Trial in the lawsuit filed by Surfrider Foundation against Venture Capitalist Vinod Khosla is seeking to enforce the public’s right of access to Martin’s Beach started on Thursday.
The dispute revolves around Mr. Khosla’s decision to lock a gate on his property that connects Martin’s Beach to California Highway 1, effectively cutting off the public’s access to the beach. Khosla also hired new security guards for his property.
Khosla purchased the property adjacent to the beach for $37.5 million in 2008 from the Deeney family, who had previously ran the location as a business, charging the public $10 to park near the beach.
Although Khosla does not own Martin’s Beach, the stretch of land he owns includes the only public access road to the surfing hotspot.
This is the second lawsuit that aims to reopen Martin’s Beach to the public. In 2012, Friends of Martin’s Beach sued to reopen the beach to the public, citing a clause in the California Constitution on the public’s right of access to the coast. Last October, Superior Court Judge Gerald Buchwald ruled against the surfers; his decision includes the citation of a proviso in the Treaty of Guadalupe Hidalgo—signed in 1848—that makes Khosla’s beachside property exempt from the clause.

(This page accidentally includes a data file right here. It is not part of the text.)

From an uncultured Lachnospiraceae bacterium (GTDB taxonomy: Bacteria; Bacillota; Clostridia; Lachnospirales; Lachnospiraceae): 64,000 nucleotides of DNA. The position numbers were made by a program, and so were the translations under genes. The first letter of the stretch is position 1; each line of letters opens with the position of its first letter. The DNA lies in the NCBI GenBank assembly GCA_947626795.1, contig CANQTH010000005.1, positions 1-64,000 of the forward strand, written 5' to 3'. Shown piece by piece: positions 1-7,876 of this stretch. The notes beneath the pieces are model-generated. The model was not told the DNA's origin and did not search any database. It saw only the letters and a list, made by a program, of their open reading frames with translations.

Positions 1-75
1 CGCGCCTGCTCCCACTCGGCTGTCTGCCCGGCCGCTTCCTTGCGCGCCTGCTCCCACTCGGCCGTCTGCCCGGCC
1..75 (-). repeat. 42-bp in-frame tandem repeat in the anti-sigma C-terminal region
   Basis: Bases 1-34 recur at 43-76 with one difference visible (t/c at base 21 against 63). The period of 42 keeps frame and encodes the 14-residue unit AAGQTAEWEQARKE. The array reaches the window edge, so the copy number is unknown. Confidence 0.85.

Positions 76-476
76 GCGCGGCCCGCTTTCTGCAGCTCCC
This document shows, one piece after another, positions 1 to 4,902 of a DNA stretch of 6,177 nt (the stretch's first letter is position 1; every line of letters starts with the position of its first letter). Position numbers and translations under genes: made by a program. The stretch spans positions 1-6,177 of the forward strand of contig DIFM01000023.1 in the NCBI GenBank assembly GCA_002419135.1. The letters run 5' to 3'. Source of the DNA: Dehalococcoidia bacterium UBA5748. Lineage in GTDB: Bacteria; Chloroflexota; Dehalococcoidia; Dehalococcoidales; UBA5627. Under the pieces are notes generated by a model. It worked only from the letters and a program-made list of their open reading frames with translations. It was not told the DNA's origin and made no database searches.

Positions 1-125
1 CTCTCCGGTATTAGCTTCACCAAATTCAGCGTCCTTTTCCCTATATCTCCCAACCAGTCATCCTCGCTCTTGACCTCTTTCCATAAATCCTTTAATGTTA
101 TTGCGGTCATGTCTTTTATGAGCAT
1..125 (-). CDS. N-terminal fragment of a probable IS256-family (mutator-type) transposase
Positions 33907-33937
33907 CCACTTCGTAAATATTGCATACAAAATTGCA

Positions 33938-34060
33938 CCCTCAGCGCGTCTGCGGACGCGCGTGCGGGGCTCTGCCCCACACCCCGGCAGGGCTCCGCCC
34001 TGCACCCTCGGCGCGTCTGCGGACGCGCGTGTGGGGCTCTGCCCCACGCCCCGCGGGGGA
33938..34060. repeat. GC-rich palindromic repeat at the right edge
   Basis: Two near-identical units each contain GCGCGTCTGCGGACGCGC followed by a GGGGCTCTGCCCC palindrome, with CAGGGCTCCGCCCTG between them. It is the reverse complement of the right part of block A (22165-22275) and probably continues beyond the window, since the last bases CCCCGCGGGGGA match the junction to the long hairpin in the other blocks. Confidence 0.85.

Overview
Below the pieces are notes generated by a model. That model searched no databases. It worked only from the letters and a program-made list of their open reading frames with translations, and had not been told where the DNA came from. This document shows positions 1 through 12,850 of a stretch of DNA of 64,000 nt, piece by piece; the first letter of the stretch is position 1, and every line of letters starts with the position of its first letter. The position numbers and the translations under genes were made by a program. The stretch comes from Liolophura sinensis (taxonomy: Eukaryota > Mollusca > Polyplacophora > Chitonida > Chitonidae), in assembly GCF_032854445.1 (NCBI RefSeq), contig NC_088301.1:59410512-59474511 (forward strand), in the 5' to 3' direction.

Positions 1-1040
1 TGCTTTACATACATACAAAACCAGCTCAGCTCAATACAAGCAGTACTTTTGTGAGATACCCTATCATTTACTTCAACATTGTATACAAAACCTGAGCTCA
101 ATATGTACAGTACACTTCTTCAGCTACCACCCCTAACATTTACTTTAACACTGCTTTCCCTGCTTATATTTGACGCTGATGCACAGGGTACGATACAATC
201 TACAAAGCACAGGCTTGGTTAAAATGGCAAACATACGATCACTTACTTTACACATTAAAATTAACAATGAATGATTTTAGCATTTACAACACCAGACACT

Eric Buescher, an attorney at Cotchett, Pitre, & McCarthy and outside counsel for the Surfrider Foundation, explained in an email interview that the October ruling has no bearing on today’s trial.
“Judge Buchwald was ruling on whether the public had obtained any ownership interest in the property or a constitutional right to cross the property. This Court is being asked to consider whether the defendants engaged in “development” under the California Coastal Act,” he wrote.
Under the Act, “development” requires the procurement of a Coastal Development Permit, which Khosla has not obtained. Surfrider argues that the changes Khosla made to his property caused a “change in intensity of use of water, or of access thereto” and therefore constitutes “development.”
The defense claims that the area surrounding the beach has become dilapidated and poses a risk to the public. They argue that keeping it open would create liabilities for the owner if someone gets injured on the property.
“It becomes apparent on visiting the property that the historic parking areas naturally washed away with natural erosion and a rising tide, which cannot be reconstituted,” the defense wrote in a motion filed on Monday, requesting the judge and jury to personally visit and inspect the property surrounding Martin’s Beach.
They also argue that the property falls under the category of “agricultural land” and thus does not require a Coastal Development Permit.
Buescher stressed the importance that this case holds on a larger scale. If the judge rules in favor of Khosla, “it sets a dangerous precedent that other wealthy landowners throughout the state will try to follow,” he said.
Jeffrey E. Essner, lead defense counsel for Mr. Khosla, did not respond to an interview request.
Even if Khosla wins this case, the battle for Martin’s Beach is far from over. Friends of Martin’s Beach are appealing the October decision, and California State Senator Jerry Hill has introduced legislation that would restore public access to the beach via eminent domain.
Jonathan Zhou is a special correspondent in New York.